By Tim Nailsea
THERE HAVE been growing calls for industrial action in Britain’s distribution industry.
Nearly 4,000 HGV drivers have responded to an unofficial call for a “stay-at-home day” on 23 August. In my workplace, a multinational logistics company which services a major supermarket chain, drivers organised by Unite recently voted by a whopping 96.7% on a 77.1% turnout in favour of strike action.
The ‘just-in-time’ nature of Britain’s delivery network makes it especially sensitive to changes in the availability of labour. The so-called ‘pingdemic’ has required many distribution workers to isolate at home, including drivers, warehouse workers and administrative staff. Supermarkets and logistics companies panicked in response, offering pay rises and bonuses to attract drivers, easing qualifications requirements, and telling workers that they don’t need to self-isolate, while pressuring the government to waive working time restrictions on drivers.
This is part of a general labour shortage across multiple industries—there are now nearly one million unfilled vacancies across the UK. The pandemic has slowed the supply of migrant labour from overseas, and has also reduced the numbers of workers willing to change jobs or retrain.
HGV drivers are skilled workers and have therefore historically been a relatively well paid section of the working class. They also have a strong trade union tradition and their central role in British industry and commerce has lent them weight in negotiations. However, they have not been immune from the general erosion of pay and conditions that British workers have been subjected to in recent years.
This has caused many drivers to leave the industry and made recruitment more difficult. Brexit has also created problems as the industry has a high proportion of EU workers. While those who have settled in the UK chose to remain, the regular influx of new or temporary migrant workers has reduced, with many finding it easier or more attractive to seek work elsewhere.
The pandemic has made problems worse. The ageing workforce was expected to go into work throughout lockdown, in large workplaces with hundreds of staff, causing Covid-19 to spread quickly. Many became ill or needed to isolate, leading to increased hours, stress and management pressure.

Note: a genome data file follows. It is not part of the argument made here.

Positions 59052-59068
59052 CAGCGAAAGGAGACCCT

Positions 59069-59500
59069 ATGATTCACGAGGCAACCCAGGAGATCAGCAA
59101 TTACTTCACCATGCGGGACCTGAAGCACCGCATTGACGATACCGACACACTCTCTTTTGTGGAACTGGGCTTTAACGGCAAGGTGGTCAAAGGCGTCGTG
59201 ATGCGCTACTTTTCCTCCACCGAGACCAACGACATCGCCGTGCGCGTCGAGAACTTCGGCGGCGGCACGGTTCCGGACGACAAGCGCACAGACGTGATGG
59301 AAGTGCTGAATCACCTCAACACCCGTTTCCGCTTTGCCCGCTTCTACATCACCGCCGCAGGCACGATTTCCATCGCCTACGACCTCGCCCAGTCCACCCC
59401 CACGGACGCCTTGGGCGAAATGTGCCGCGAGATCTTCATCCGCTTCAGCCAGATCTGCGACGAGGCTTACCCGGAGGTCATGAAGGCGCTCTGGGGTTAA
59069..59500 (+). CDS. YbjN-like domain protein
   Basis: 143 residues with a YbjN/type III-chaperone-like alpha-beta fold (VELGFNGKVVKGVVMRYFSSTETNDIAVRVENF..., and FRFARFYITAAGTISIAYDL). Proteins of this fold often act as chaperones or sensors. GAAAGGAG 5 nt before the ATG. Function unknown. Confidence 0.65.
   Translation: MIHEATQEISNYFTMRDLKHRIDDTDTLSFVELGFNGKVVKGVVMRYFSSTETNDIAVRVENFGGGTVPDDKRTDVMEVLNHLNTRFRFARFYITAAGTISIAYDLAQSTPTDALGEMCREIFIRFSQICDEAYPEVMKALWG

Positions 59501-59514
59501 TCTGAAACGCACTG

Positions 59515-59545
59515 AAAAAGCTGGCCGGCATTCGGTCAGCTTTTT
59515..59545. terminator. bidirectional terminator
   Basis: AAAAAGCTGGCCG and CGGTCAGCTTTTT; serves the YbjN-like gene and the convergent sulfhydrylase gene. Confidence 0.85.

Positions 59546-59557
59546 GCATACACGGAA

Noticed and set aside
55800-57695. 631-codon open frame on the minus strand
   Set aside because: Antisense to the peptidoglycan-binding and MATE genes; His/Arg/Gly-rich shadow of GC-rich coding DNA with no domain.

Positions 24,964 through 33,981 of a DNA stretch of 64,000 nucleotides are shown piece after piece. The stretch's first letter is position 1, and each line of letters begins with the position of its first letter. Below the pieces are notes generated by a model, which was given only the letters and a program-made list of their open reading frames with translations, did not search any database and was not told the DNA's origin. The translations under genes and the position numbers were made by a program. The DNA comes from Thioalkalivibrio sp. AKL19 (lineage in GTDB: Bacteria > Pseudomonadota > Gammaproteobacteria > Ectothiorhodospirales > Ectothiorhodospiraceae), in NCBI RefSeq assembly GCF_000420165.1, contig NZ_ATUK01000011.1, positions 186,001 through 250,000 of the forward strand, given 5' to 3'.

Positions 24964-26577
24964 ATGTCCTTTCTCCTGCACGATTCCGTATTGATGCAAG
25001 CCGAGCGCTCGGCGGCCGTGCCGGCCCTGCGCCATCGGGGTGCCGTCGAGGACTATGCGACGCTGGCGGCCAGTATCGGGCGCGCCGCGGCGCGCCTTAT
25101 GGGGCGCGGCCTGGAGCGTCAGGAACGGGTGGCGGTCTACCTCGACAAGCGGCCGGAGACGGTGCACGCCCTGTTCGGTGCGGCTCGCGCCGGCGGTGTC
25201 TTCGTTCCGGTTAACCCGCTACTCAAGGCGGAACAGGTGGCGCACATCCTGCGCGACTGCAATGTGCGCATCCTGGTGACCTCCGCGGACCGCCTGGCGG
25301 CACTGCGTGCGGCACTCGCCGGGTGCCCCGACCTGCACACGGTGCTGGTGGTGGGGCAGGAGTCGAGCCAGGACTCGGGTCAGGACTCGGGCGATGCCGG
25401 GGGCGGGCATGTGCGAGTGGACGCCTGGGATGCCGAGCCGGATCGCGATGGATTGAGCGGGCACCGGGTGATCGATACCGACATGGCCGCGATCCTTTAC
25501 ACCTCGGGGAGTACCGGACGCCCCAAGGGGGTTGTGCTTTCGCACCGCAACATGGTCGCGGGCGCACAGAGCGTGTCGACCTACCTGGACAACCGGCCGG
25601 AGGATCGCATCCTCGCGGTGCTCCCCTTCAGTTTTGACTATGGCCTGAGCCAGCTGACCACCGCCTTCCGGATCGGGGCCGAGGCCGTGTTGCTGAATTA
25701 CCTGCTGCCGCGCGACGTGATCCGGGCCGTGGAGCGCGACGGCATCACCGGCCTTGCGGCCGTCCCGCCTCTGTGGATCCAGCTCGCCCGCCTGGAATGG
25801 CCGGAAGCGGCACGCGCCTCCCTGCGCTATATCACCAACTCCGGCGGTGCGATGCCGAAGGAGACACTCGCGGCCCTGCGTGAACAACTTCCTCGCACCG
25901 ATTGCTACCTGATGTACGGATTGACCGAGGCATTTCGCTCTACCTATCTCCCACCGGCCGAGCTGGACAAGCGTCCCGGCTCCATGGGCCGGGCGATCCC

This has highlighted just how important distribution workers are to the effective running of the economy. Anger at our treatment during the crisis and prior to it has been accompanied by a growing recognition of our industrial power. This combination has the potential to produce a truly powerful militancy.
Distribution workers are not alone in this—there are labour shortages in many key sectors of the economy: in manufacturing, construction, the NHS and, most acutely, hospitality, where approximately one quarter of workers employed before the pandemic have not returned.
Workers have the opportunity to take advantage of the labour shortage and organise to demand better terms and conditions.
The bosses and their government intend to make us pay for their crisis, just as they did following the 2008 financial crash. They hope that the threat of rising unemployment when the furlough ends at the end of September will scare workers into accepting whatever they offer us.
However, the pandemic has exposed just how necessary our labour is to the continued functioning of the system, and that it is workers who produce wealth in our society. At the same time, it has revealed that ‘just-in-time’ exists to maximise profits for employers.
Furthermore, the climate emergency poses the question of a massive shift away from carbon-based road transport to rail freight. Only an economy planned on a socialist basis—for the social good, not private profit—can achieve this in the necessary timescale. We need democratic planning of the economy, with public ownership of manufacturing, transport and distribution, energy and public services.
Build fighting unions
The starting point in this struggle is a widespread campaign to recruit workers in the logistics industry into the trade unions, and to overcome the fragmentation of the union movement through the fight for industrial unions covering each sector.
The trade union bureaucracies’ historic neglect of widespread areas of the economy employing millions of mainly young and migrant workers and their increasing willingness to surrender terms and conditions in the face of ‘fire and rehire’ threats demonstrate the need to revolutionise the labour movement.
Militants need to organise around a rank and file programme to overthrow the existing trade union bureaucracies. Union officials must be subject to regular elections and immediate recall, and should be paid an average skilled worker’s salary.
Workers must organise to force their union leaderships into calling for an indefinite strike in the logistics industry to demand: